Crock Around the Clock – Frank McNally on the joys of running Europe’s oldest cross-country race
An Irishman’s Diary
Eamonn Coghlan: among the illustrious list of names on the Donore Harriers Athletic Club’s Waterhouse Shield
Although a revered tradition in Donore Harriers Athletic Club, the Waterhouse Shield event has also been ruining Christmas dinners for as long as anyone there can remember. A 10-mile race, cross-country, it would not be for the faint-heated even at the best of times. But it takes place annually on the morning of December 26th which, if you’re a participant, can have a depressing effect on your enjoyment of the 25th.
For this and other reasons, I have usually limited my involvement to watching it from a safe distance. And as recently as early December, it looked as if I would be saved even the bother of copping out on this occasion, because for the second time ever (and the first since 1916) the race might not happen. Then came a late reprieve. Acknowledging that the event is small, old, and – being a handicap, with staggered starts – naturally distanced, the Phoenix Park authorities assented to a low-key staging.
In the end, as an appreciator of all things historic, I couldn’t not take part in what we hope will be remembered as a unique, Year-of-the-Plague edition. But it made for an unusually sober Christmas Day, in which I had to restrict myself to one, long-drawn-out glass of wine. Well, okay, maybe two. Three at the most if we’re counting Prosecco.
First run in 1896, the event dates from an era when Christmas dinners could still be ruined by rows about the Parnell split, as famously described in James Joyce’s A Portrait of the Artist. And if the race itself doesn’t feature in Joyce’s writings, the shield sponsor does – at least twice – thanks to a landmark feature of his jewellery shop in Dame Street.
Waterhouse’s clock used to be nearly as well-known as the one on Clery’s and played a similar role. Hence a dubious mention in Dubliners, in the ironically titled Two Gallants. Far-from-gallant, the heroes of the story are discussing their social lives when one, Corley, recalls a recent highlight: “I was going along Dame Street and I spotted a fine tart under Waterhouse’s clock and said good night, you know. So we went for a walk round by the canal […] I […] squeezed her a bit that night. Then next Sunday, man, I met her by appointment . . .”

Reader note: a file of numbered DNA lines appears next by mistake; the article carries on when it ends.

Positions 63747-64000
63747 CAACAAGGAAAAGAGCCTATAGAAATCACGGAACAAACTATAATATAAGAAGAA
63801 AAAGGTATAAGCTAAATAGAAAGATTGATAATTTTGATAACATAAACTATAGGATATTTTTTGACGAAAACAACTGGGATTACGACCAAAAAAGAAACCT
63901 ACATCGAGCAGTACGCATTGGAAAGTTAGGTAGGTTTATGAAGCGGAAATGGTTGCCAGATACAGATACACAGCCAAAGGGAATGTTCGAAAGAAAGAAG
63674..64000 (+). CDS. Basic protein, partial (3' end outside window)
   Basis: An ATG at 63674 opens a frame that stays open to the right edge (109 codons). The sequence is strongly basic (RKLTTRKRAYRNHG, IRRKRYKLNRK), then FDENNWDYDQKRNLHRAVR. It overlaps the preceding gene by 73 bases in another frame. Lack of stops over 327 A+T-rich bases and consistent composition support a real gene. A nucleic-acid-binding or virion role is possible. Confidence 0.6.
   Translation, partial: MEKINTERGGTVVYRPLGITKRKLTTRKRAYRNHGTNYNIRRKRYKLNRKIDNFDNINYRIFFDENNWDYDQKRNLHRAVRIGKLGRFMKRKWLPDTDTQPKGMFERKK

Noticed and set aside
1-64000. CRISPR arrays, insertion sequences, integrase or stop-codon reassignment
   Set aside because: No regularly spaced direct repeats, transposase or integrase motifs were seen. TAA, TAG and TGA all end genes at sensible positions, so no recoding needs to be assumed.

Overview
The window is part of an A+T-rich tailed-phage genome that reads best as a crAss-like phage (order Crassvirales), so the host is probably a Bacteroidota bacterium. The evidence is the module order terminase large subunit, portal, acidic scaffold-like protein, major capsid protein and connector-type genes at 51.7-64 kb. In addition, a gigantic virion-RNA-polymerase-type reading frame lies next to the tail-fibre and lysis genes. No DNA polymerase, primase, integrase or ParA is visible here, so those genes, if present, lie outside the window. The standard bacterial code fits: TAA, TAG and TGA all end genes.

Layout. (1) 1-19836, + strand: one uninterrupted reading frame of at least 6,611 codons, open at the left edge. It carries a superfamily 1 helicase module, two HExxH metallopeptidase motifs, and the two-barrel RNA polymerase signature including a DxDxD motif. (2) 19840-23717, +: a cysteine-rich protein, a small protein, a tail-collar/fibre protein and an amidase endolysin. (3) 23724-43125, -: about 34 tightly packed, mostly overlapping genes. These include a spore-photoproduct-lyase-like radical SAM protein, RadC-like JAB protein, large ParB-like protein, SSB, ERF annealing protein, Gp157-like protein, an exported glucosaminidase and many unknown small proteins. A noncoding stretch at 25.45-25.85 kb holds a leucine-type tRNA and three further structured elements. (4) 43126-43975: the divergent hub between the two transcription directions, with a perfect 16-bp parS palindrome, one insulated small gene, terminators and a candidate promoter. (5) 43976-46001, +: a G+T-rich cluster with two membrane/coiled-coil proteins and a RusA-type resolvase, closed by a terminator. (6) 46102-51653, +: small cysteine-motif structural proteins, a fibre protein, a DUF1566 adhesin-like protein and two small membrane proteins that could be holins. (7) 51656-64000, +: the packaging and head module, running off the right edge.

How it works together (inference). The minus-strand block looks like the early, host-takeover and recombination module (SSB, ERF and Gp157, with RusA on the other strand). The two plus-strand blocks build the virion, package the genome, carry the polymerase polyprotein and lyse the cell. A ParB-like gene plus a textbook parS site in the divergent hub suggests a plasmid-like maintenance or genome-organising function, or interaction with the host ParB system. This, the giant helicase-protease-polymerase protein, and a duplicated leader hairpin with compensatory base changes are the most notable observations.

The clock also turns up, years later, in Finnegans Wake. It’s a more ghostly presence there, in keeping with a book set in an underworld and written in dream language. But at least the race sponsor’s name is spelt correctly, viz: “What age is at? It saon is late. ‘Tis endless now senne eye or anyone last saw Waterhouse’s clogh. They took it asunder, I heard thum sigh. When will they reassemble it?”
That’s from the celebrated “rivers” passage, where Joyce weaves a thousand river names into the text. Hence the “senne”, which runs through Brussels, and the “clogh”, which is the name of streams in Kilkenny, Antrim, and elsewhere.
But as for the clock, clearly, it had stopped working by the time FW was written (1922-39). Nor was this a recent development. When it was taken down a few years later (1943) this paper’s Irishman’s Diarist wrote: “Its most noticeable feature was that it was never known to work within the memory of most present-day Dubliners.”
Getting back to Christmas Day, I can also report that – unlike Corley – I did not partake of any tarts, and I didn’t risk the pudding either. Not that you’d have known this from my performance next day. I was generously handicapped, or so it had seemed, and even briefly fretted about whether I was worthy to join the illustrious list of names on the shield. These include Eamonn Coghlan (in 1979) and several other Olympians, although in theory anyone can win a handicap– a point most dramatically proven by the late Frank Cahill, who won for the first time in his 70s, after 52 failed attempts.
But I needn’t have worried. From about the third lap on, the black-and-white blurs of faster clubmates were overtaking me with monotonous regularity. Like a late-stage Waterhouse Clock, I was slowing with every circuit, while they were speeding up. The best thing I can say is that, unlike the clock, I didn’t stop.
In the meantime, among the blurs that passed was one smaller than the others.
He was a human version of one of the park’s deer fauns, skipping lightly over the mud. It didn’t make me feel any less decrepit when I finally fell over the finish line.
But I wasn’t surprised to learn that the latest winner of the ancient race was one James Bolton, making his debut, aged 16.